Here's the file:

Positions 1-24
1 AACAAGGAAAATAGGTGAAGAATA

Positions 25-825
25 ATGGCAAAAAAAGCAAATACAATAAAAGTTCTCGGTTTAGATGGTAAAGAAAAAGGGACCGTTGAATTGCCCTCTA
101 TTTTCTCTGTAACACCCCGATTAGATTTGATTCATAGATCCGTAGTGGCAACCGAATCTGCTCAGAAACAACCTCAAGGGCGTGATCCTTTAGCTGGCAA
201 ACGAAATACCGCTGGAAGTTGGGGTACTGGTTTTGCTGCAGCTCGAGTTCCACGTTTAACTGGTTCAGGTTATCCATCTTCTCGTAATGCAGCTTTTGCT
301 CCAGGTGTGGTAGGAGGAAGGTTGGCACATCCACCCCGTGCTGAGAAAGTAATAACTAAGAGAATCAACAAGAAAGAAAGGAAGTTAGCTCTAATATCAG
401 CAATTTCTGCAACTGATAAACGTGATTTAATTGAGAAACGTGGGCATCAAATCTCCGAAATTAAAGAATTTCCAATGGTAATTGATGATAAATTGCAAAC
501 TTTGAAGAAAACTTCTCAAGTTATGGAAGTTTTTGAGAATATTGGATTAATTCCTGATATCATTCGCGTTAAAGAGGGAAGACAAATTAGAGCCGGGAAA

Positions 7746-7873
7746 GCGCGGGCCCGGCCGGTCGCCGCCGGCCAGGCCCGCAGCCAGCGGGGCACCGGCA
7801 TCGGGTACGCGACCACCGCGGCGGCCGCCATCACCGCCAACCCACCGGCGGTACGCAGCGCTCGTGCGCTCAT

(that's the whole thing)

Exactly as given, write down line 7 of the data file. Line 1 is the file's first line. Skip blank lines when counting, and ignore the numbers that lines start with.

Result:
301 CCAGGTGTGGTAGGAGGAAGGTTGGCACATCCACCCCGTGCTGAGAAAGTAATAACTAAGAGAATCAACAAGAAAGAAAGGAAGTTAGCTCTAATATCAG